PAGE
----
Strategies That Extend the Lifecycle of a Narrative

A version of this post previously appeared in AdvertisingAge.

One of the greatest challenges that communications and marketing professionals will face in the foreseeable future is in extending (or redirecting) the lifecycle of a narrative.

There are at least three major trends that are impacting how content is discovered, consumed and monetized and these will make storytelling even more challenging in the future. Specifically, these include:

  • Media proliferation - infinite content, yet finite attention
  • Social personalization - content flowing via the lens of friends
  • Advertising frustration - ad blocking, viewability and bot fraud

This is something we think deeply and care about at Edelman. And while we have deep specialists, we also embrace holistic systems thinking in seeing how different parts of the ecosystem fit together. We build these into our plans.

The EDELMAN CLOVERLEAF™ framework is an asset that helps guide our thinking here. It is the firm’s holistic point of view on the evolving media and content landscape. The EDELMAN CLOVERLEAF, which first launched in 2011 as the Media Cloverleaf™, has been updated based on changes to the ecosystem. It now features two overlapping spheres of influence – one for platforms and one for publishers:

  • Platforms are technology hubs where most content discovery now starts. These dominate the digital day and include social networks / messaging services, search engines and personalized news curators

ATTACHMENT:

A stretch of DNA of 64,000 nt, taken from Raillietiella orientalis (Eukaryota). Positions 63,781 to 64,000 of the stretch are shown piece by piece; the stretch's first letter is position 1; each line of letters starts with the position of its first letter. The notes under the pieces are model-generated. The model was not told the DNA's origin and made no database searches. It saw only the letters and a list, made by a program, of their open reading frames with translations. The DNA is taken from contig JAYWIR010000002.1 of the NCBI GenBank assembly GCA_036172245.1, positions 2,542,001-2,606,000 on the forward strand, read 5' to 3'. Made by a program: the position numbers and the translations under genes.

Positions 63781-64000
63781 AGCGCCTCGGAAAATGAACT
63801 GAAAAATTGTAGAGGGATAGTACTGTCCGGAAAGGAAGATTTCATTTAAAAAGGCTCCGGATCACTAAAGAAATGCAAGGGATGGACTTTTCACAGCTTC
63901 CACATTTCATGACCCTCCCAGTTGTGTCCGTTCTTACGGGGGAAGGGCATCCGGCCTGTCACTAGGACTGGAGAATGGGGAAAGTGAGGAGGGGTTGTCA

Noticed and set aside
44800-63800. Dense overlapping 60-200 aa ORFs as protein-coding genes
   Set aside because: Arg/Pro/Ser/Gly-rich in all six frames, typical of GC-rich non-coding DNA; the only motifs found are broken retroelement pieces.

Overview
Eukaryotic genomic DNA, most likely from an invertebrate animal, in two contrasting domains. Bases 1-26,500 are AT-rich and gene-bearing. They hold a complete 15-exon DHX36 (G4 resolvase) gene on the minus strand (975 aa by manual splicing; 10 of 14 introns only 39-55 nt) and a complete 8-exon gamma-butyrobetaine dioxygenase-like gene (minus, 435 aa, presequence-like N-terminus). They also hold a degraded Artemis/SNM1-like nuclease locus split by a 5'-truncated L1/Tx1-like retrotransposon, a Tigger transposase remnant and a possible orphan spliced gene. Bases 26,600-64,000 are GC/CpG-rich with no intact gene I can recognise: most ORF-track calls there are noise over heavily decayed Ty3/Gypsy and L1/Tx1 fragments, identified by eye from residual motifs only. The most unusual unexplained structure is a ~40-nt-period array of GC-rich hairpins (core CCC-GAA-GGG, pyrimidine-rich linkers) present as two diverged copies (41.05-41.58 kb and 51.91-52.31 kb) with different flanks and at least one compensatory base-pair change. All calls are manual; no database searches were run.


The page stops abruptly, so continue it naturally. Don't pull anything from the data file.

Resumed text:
• Publishers are groups of content creators. These include traditional and digital-native news organizations, platform-savvy influencers plus content and digital experiences built by brands

With this in mind, today we are publishing the first Edelman Cloverleaf Forecast. The point of view deck includes five strategies marketers will need to embrace to ensure their communications marketing narratives are discoverable around the entire ecosystem. It is based on more than two dozen in-depth interviews we conducted across all six parts of the ecosystem, as we see it.

Those strategies include:

  1. Develop social storylines.Social media is now the primary means of means of discovery. However, news you read is often different than news you say you read. This requires embracing a social-by-design approach to storytelling from the outset that can elevate a consumer's identity.
  2. Embrace distribution-centric thinking.This means that brands will need to partner with publishers, influencers and others to scale a program's digital surface area.
  3. Drive to earned media.Build programs that create owned media for the primary purpose of driving earned media. Original content is increasingly the "lead domino" that knocks over others and begins a virtuous cycle of conversations.
  4. Create a single narrative.Ensure that a singular narrative is carved up and hand-crafted to fit in the spaces where it will ultimately be discovered, shared and consumed.
  5. Focus on creating canonical content.High-interest, high-quality stories that are unavailable anywhere else often will find an audience because it is scarce.

We encourage you to peruse this deck below and share your feedback on how, together, we might think about one of the greatest, yet perhaps unheralded, challenges that communications and marketing professionals now face.

(The full interviews were conducted as part of my CBS Radio Content Convergence podcast, which you can listen to at

Steve Rubel is Edelman’s chief content strategist.